Using the Zoom Allocator Package

Last updated: September 10, 2000, by Walter E. Brown

Introduction

The Zoom Allocator package provides, as its name suggests, a memory-management subsystem. Named PoolAllocator, this subsystem features an interface whose design follows the model of the std::allocator class, while featuring significantly improved performance for dynamic memory management. This performance benefit is achieved by reducing the average per-allocation performance overhead, and is due to the following strategies embedded in the package: The package is designed to be employed in the following contexts:
  1. As an implementation tool to provide, for users' classes, customized operators new and delete that achieve improved performance.
  2. As an allocator (in the STL sense) for use by standard library container classes and by any other classes directly employing the std::allocator interface.
The following sections will describe both these contexts in greater detail.

Customized operators new and delete

Consider, as an example of user code employing this package, the following definition of a very simple class C:
#include "Allocator/PoolAllocator.h"

class C  {

public:
   C( int val = 0 ) : x(val)  { ; }
   int  val()  { return x; }
   DeclarePoolAllocator(C,8)

private:
   int  x;
};  // C

DefinePoolAllocator(C,8)
This class incorporates the package's required header, Allocator/PoolAllocator.h. This header supplies, for users' convenience, the macros DeclarePoolAllocator() and DefinePoolAllocator(). These macros combine, as illustrated above, to provide a convenient means of specifying that the class being defined (such as class C above) is to make use of the custom PoolAllocator class.

Each of the two macros takes the same two arguments. The first argument is the name of the class; the second argument is the allocation blocking factor (specified as multiples of sizeof C). In the above example, the arguments specify that dynamic allocations for instances of class C will take place eight at a time. This implies that allocation overhead via the customized operator new will, on average, take only a bit over one-eighth the overhead of the default, general-purpose, operator new. (There is nothing special about the number eight; it was chosen purely for purposes of illustration. Users should feel free to select a blocking factor based on their understanding of the problem at hand.)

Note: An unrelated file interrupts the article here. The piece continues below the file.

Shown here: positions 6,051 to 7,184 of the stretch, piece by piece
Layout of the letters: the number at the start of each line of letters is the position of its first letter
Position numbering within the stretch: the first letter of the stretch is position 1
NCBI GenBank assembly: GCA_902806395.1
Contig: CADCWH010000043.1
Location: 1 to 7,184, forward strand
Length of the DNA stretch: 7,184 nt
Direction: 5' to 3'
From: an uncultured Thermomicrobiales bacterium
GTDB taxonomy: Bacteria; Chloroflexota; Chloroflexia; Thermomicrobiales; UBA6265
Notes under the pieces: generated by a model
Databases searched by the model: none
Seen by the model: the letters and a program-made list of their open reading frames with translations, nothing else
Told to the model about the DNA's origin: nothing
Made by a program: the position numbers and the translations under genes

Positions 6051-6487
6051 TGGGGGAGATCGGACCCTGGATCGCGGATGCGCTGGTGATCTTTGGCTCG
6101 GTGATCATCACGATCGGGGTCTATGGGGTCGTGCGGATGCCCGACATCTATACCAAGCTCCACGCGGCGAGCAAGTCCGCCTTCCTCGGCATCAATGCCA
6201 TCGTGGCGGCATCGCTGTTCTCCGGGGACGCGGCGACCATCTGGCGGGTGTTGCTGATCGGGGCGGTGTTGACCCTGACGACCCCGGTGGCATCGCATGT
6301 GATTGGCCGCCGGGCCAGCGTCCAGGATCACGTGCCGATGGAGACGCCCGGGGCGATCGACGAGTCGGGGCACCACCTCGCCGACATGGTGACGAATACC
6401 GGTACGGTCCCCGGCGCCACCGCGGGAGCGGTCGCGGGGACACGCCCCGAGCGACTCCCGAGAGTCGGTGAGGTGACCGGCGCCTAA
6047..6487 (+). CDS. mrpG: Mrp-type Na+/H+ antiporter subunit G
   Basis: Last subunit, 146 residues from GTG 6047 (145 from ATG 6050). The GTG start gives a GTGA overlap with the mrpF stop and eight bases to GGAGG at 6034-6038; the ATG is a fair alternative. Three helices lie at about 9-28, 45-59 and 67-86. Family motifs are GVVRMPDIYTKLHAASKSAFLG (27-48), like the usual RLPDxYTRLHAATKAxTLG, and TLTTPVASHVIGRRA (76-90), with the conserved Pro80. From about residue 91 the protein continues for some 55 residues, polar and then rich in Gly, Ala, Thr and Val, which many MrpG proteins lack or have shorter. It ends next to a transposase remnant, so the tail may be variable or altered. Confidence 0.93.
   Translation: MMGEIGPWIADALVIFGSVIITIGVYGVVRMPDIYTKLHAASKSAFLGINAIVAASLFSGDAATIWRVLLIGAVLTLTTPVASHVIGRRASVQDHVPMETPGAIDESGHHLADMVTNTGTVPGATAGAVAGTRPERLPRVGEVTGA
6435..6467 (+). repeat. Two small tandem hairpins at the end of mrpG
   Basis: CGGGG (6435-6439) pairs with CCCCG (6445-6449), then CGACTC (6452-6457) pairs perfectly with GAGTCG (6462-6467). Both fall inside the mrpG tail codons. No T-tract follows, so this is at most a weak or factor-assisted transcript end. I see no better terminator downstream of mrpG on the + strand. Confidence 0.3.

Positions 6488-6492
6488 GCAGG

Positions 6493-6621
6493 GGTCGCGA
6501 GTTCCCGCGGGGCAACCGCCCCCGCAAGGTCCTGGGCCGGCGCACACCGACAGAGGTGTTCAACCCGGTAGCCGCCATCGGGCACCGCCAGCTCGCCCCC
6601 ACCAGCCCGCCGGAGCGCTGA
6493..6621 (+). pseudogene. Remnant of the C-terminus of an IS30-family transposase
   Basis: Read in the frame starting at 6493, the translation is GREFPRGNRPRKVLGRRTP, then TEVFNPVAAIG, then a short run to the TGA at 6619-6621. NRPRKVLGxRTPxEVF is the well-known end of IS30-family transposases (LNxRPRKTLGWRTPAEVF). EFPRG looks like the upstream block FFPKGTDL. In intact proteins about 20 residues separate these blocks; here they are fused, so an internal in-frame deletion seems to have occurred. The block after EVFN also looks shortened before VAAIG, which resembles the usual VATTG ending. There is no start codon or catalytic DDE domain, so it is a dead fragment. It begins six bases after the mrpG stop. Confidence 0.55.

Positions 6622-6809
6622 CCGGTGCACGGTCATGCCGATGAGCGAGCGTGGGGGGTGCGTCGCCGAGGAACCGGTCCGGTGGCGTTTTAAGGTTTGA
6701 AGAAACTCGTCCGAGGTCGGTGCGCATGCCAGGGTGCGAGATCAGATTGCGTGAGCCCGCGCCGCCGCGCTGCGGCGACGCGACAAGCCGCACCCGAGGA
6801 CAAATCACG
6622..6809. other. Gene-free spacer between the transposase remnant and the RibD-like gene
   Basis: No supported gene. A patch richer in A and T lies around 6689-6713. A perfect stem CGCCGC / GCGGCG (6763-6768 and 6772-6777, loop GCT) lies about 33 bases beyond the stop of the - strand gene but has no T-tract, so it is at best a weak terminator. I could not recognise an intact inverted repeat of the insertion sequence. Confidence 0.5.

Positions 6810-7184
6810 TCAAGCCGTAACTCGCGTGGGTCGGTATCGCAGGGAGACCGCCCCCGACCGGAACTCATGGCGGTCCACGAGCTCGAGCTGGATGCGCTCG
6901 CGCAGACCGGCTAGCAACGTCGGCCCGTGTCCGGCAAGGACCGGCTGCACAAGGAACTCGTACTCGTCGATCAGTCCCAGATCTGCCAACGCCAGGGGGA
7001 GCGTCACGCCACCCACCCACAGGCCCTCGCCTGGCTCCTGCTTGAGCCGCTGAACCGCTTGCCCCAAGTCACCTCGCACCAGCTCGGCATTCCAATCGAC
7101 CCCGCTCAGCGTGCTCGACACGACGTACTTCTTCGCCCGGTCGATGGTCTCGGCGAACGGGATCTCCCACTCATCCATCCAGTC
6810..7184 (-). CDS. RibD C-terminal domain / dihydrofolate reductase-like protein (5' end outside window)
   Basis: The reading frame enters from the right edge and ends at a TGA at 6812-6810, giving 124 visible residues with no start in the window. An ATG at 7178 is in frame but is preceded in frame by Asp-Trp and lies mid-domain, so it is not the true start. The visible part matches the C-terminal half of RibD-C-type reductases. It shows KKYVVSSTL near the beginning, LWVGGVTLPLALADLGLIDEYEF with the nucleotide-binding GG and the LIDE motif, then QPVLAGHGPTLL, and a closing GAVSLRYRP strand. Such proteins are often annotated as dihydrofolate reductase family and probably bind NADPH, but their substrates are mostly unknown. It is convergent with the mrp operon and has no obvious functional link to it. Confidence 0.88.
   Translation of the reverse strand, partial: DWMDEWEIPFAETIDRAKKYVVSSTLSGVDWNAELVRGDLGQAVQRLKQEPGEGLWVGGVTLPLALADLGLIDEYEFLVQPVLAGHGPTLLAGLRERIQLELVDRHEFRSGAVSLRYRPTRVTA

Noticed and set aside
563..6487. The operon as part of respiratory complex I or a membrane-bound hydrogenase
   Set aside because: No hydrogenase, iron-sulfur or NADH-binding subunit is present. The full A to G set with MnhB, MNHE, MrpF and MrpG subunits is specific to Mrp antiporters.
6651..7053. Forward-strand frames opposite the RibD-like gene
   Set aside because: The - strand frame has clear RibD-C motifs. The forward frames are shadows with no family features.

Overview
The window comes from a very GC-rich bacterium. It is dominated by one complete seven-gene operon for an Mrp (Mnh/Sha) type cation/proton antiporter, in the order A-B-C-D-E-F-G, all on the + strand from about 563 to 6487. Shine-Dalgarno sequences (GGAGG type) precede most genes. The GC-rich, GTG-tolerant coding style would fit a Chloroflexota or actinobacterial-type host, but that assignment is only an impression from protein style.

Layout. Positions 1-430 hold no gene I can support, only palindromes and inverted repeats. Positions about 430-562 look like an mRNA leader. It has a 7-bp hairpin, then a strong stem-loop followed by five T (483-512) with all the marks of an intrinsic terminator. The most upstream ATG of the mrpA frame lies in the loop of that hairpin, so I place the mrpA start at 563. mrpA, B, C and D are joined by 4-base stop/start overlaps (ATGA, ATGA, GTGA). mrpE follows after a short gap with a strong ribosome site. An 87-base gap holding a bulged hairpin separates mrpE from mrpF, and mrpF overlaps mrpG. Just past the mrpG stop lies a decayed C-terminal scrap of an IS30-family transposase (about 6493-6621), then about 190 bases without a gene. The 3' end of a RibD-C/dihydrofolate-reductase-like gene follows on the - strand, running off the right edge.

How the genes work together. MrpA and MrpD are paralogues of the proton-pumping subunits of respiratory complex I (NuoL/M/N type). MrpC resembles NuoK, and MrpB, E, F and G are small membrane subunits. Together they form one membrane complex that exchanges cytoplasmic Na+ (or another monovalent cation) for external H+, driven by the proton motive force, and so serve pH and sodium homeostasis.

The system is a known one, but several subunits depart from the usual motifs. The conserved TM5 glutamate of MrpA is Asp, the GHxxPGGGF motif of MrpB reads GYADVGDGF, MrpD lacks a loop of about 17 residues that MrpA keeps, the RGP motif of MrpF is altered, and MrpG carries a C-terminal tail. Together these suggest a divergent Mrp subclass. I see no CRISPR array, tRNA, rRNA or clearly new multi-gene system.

Actual performance improvement will heavily depend on the size of the class being defined, on the allocation blocking factor selected, and on the actual pattern of dynamic allocations and deallocations. No definitive studies have yet been performed; however, empirical observations strongly suggest that substantial performance improvements can be achieved.

In technical terms, operator new and operator delete are overloaded as a result of incorporating the PoolAllocator mechanism in the class. This includes throwing, non-throwing, and placement forms of these operators. However, it is important to note that the array forms, operator new[] and operator delete[] (and their variants) are not overloaded; their implementation via PoolAllocator is identical to the default.

std::allocator usage

Because the C++ library's default std::allocator does not, in general, employ whatever operators new and delete a class may furnish, special user code is required to enable use of these function in connection with a container. This entails direct use of the PoolAllocator class, as illustrated below:
typedef  std::list<C, PoolAllocator<C,8*sizeof C> >  CList;
For best performance, the blocking factor (here, eight) that is supplied in the DeclarePoolAllocator() macro, in the DefinePoolAllocator() macro, and in any usage of the same class in connection with an explicit PoolAllocator<> as illustrated in this section, should all match for a given class (here, C).